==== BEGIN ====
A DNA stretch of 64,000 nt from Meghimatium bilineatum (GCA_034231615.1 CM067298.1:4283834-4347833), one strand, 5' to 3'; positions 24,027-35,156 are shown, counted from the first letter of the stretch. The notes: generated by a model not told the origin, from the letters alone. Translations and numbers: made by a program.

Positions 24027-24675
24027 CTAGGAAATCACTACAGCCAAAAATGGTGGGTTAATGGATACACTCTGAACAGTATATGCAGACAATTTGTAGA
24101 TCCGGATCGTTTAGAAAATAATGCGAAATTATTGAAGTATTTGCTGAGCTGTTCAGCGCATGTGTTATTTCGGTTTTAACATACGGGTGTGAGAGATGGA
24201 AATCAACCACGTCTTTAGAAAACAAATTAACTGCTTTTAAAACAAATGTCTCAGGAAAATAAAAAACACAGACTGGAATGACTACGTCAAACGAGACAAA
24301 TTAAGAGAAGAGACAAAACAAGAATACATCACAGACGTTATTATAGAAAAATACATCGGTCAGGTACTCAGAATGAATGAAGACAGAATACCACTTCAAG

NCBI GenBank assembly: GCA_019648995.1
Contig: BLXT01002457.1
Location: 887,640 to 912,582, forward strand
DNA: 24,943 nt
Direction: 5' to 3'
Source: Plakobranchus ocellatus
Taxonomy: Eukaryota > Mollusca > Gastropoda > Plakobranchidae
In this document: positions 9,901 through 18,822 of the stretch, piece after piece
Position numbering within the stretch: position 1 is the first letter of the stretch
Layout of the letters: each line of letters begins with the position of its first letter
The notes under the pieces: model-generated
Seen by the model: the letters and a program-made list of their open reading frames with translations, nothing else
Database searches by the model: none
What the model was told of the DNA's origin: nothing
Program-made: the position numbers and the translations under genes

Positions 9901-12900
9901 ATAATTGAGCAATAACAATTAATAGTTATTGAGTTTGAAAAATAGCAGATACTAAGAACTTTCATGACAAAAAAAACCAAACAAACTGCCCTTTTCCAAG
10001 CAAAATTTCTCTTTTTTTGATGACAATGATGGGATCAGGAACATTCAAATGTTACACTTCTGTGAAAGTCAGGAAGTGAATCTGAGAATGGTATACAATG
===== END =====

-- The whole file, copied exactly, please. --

A DNA stretch of 64,000 nt from Meghimatium bilineatum (GCA_034231615.1 CM067298.1:4283834-4347833), one strand, 5' to 3'; positions 24,027-35,156 are shown, counted from the first letter of the stretch. The notes: generated by a model not told the origin, from the letters alone. Translations and numbers: made by a program.

Positions 24027-24675
24027 CTAGGAAATCACTACAGCCAAAAATGGTGGGTTAATGGATACACTCTGAACAGTATATGCAGACAATTTGTAGA
24101 TCCGGATCGTTTAGAAAATAATGCGAAATTATTGAAGTATTTGCTGAGCTGTTCAGCGCATGTGTTATTTCGGTTTTAACATACGGGTGTGAGAGATGGA
24201 AATCAACCACGTCTTTAGAAAACAAATTAACTGCTTTTAAAACAAATGTCTCAGGAAAATAAAAAACACAGACTGGAATGACTACGTCAAACGAGACAAA
24301 TTAAGAGAAGAGACAAAACAAGAATACATCACAGACGTTATTATAGAAAAATACATCGGTCAGGTACTCAGAATGAATGAAGACAGAATACCACTTCAAG

NCBI GenBank assembly: GCA_019648995.1
Contig: BLXT01002457.1
Location: 887,640 to 912,582, forward strand
DNA: 24,943 nt
Direction: 5' to 3'
Source: Plakobranchus ocellatus
Taxonomy: Eukaryota > Mollusca > Gastropoda > Plakobranchidae
In this document: positions 9,901 through 18,822 of the stretch, piece after piece
Position numbering within the stretch: position 1 is the first letter of the stretch
Layout of the letters: each line of letters begins with the position of its first letter
The notes under the pieces: model-generated
Seen by the model: the letters and a program-made list of their open reading frames with translations, nothing else
Database searches by the model: none
What the model was told of the DNA's origin: nothing
Program-made: the position numbers and the translations under genes

Positions 9901-12900
9901 ATAATTGAGCAATAACAATTAATAGTTATTGAGTTTGAAAAATAGCAGATACTAAGAACTTTCATGACAAAAAAAACCAAACAAACTGCCCTTTTCCAAG
10001 CAAAATTTCTCTTTTTTTGATGACAATGATGGGATCAGGAACATTCAAATGTTACACTTCTGTGAAAGTCAGGAAGTGAATCTGAGAATGGTATACAATG